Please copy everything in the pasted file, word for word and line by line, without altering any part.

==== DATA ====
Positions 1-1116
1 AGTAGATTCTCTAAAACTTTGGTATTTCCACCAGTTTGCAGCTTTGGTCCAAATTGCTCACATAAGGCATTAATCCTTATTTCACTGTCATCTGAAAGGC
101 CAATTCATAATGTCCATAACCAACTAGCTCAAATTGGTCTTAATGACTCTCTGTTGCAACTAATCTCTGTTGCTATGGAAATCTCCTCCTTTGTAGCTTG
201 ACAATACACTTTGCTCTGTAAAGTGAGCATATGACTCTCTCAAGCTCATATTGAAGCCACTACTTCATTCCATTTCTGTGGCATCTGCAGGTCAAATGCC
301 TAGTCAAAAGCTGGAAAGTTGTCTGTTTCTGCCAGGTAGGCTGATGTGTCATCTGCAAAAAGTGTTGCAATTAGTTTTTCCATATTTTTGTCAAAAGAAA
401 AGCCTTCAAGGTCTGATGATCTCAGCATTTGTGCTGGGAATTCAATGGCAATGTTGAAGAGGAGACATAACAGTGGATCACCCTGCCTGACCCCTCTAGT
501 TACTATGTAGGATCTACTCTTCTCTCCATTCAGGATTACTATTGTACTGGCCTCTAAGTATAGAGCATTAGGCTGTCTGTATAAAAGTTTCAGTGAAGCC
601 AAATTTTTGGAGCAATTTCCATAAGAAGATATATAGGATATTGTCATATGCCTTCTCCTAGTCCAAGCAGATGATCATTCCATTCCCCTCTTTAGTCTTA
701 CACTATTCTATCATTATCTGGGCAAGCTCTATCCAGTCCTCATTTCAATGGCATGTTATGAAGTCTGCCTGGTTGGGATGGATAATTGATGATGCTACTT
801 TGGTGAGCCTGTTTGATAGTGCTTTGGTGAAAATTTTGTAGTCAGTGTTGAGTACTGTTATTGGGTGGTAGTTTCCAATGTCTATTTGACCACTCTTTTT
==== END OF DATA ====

Positions 1-1116
1 AGTAGATTCTCTAAAACTTTGGTATTTCCACCAGTTTGCAGCTTTGGTCCAAATTGCTCACATAAGGCATTAATCCTTATTTCACTGTCATCTGAAAGGC
101 CAATTCATAATGTCCATAACCAACTAGCTCAAATTGGTCTTAATGACTCTCTGTTGCAACTAATCTCTGTTGCTATGGAAATCTCCTCCTTTGTAGCTTG
201 ACAATACACTTTGCTCTGTAAAGTGAGCATATGACTCTCTCAAGCTCATATTGAAGCCACTACTTCATTCCATTTCTGTGGCATCTGCAGGTCAAATGCC
301 TAGTCAAAAGCTGGAAAGTTGTCTGTTTCTGCCAGGTAGGCTGATGTGTCATCTGCAAAAAGTGTTGCAATTAGTTTTTCCATATTTTTGTCAAAAGAAA
401 AGCCTTCAAGGTCTGATGATCTCAGCATTTGTGCTGGGAATTCAATGGCAATGTTGAAGAGGAGACATAACAGTGGATCACCCTGCCTGACCCCTCTAGT
501 TACTATGTAGGATCTACTCTTCTCTCCATTCAGGATTACTATTGTACTGGCCTCTAAGTATAGAGCATTAGGCTGTCTGTATAAAAGTTTCAGTGAAGCC
601 AAATTTTTGGAGCAATTTCCATAAGAAGATATATAGGATATTGTCATATGCCTTCTCCTAGTCCAAGCAGATGATCATTCCATTCCCCTCTTTAGTCTTA
701 CACTATTCTATCATTATCTGGGCAAGCTCTATCCAGTCCTCATTTCAATGGCATGTTATGAAGTCTGCCTGGTTGGGATGGATAATTGATGATGCTACTT
801 TGGTGAGCCTGTTTGATAGTGCTTTGGTGAAAATTTTGTAGTCAGTGTTGAGTACTGTTATTGGGTGGTAGTTTCCAATGTCTATTTGACCACTCTTTTT